Later in the week, we visited an area called Crackland. It is just what it sounds like. Stretched along a set of live rail road tracks, this community goes on for miles and is home to many homeless and many more living in ramshackle structures built out of scrap wood and metal. These people are addicted to crack which is quite easy to get in Brazil. We joined a group called Hugs Therapy who does this weekly. They go where no one else would dare and hand out food and water, praying for the people, singing with them and informing anyone who will listen about their rehabilitation center and resources. So we entered through a hole in a cement wall, singing. It felt strange and yet the music settled over us and those listening a kind of other-worldly peace. Who just walks around singing like that and in such dangerous and hopeless places? God’s people do. I tell this story not to highlight the amazing work we were doing, or to condemn the dark brokenness we encountered but to show you what God is doing there. Yes, He was already there. He did not condemn, shame, or sweep up the place. His work was seemingly small and persistent, yet it was a powerful wooing of wretched people who had chosen death for themselves. This is always the story, with every people. And He was doing this through those sweet singing saints in yellow t-shirts, administering hugs with wide smiles, waking them up with a joyful announcement of food and water, singing and praying loudly over them, wiping away tears and telling of a deeper Hope. Esperança. They were fearless and indiscriminate in their affection. Their leader at one point had gathered us before approaching a crowd of 100 people to encourage us. Perhaps he could sense our despair and feelings of smallness. He said this, “When God proclaimed at the beginning of time, ‘Let there be light’, He had in mind this moment. He has already ordained it, that all of us would be here doing His work.” The clouds broke on us then and sun rays came streaming down on that place. I may never know what kind of an impact we made but I know this, my God’s work there is in motion and will not be thwarted. What hope and freedom to know it is God alone who moves hearts and changes lives in the end. And yet He ignites His light in us and asks that we be His hands among those He is seeking to save from destitution and from themselves.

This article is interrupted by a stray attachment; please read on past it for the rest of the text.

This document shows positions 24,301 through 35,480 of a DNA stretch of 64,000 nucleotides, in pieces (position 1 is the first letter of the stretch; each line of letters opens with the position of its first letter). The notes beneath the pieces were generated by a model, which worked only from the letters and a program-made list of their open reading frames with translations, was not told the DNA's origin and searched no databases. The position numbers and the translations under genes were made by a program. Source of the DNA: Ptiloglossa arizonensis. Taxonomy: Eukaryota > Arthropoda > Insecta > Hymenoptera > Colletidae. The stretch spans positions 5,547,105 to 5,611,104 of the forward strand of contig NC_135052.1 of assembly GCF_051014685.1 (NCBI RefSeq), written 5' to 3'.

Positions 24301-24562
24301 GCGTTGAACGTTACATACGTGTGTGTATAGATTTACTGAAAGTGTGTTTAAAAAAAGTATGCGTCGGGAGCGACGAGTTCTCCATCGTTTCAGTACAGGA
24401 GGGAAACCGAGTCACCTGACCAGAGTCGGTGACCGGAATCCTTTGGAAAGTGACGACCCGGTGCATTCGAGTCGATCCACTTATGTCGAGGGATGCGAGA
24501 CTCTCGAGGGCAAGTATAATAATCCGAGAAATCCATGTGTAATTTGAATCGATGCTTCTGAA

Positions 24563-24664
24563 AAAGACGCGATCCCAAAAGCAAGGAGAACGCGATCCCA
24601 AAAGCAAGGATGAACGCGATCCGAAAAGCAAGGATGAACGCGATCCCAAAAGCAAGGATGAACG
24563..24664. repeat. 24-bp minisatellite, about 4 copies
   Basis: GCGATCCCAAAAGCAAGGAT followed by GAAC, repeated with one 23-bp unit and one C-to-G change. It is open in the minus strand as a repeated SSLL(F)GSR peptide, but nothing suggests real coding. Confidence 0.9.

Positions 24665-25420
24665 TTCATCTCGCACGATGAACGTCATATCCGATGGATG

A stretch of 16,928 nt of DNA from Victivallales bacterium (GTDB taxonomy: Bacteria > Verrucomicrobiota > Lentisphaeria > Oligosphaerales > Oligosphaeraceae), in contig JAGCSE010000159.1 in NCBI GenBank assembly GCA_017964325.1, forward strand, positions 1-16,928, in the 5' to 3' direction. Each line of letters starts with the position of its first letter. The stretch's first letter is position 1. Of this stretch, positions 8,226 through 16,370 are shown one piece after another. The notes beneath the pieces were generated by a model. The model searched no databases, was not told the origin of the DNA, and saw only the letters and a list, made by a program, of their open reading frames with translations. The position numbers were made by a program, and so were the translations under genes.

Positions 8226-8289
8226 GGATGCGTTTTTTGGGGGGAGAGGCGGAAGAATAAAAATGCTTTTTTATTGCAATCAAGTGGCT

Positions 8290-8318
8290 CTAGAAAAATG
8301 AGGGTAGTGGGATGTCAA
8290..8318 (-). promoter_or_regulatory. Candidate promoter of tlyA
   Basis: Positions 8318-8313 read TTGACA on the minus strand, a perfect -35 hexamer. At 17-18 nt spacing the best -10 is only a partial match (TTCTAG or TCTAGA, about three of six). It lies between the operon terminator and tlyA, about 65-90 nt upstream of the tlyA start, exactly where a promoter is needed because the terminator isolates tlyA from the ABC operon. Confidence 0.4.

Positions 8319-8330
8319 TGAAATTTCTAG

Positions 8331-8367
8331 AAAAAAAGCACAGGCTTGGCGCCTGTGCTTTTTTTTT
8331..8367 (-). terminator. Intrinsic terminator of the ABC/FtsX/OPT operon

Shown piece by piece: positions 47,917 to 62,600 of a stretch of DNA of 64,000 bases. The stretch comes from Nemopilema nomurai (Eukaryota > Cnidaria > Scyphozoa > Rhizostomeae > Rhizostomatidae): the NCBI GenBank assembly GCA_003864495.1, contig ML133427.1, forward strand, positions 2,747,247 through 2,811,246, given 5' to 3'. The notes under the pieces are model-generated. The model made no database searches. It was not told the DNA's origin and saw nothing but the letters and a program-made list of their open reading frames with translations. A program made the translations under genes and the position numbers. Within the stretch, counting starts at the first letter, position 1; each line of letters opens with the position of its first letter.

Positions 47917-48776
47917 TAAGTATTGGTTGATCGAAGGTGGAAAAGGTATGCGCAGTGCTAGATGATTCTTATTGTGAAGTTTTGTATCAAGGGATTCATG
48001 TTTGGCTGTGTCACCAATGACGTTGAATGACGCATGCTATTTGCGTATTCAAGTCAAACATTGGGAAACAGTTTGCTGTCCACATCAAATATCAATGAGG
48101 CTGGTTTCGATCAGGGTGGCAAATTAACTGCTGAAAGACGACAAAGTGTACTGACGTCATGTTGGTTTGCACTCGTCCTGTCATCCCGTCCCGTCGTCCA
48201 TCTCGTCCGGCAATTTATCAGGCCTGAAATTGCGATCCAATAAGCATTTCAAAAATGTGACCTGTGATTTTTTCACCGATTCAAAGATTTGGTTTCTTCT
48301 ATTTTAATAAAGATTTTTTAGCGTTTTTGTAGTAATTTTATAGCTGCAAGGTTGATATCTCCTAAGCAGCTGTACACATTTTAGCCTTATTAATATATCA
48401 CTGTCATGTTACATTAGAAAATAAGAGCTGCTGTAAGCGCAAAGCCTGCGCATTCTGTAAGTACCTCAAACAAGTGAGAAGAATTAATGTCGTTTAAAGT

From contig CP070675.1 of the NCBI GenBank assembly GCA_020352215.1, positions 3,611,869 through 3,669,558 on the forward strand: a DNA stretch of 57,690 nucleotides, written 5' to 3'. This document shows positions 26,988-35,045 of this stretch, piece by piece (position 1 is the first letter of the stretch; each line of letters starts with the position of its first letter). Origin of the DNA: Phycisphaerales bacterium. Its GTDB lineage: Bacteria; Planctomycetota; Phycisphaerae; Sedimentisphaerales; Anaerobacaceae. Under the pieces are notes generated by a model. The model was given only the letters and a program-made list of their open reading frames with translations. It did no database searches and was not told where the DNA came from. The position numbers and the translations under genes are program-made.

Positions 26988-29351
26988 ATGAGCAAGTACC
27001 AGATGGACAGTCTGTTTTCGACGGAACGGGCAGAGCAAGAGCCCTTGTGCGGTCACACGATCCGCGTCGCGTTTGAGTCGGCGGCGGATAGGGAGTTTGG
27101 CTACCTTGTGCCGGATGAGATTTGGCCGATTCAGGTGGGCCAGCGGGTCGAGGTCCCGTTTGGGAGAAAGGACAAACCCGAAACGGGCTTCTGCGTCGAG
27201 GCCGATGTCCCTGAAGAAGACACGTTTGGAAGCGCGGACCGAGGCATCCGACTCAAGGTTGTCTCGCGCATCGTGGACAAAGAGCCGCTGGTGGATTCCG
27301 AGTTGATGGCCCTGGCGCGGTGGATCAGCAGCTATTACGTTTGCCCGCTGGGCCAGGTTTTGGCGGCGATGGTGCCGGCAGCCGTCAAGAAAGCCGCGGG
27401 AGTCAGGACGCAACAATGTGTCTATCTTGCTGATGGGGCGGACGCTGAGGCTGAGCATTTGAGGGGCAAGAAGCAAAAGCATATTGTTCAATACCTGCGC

What I have gained from these experiences is not radical fearlessness, strength, or greater motivation to do and be more to all people. I am still a sinner, weak and fearful, self-centered and self-conscious. But I have gained a greater awe for my King, a deeper hope—the lasting kind—in what He alone can do. And I have seen the power of prayer. He listens. To all things, to all people. God loves and delights to move through the prayers of His people. I didn’t know that I had become cynical in this way. Friends, do not be cynical about anything concerning God. He never fails and it does not matter if you see anything that He is doing. Rest on His promises that will never be broken. Rest on His strength that will never fail you.
If you’re interested to see or read more, we kept up a facebook page and an Instagram feed while we were there. But as always, you can also ask me. There is so much more to tell, and even more still to be done there and here and everywhere.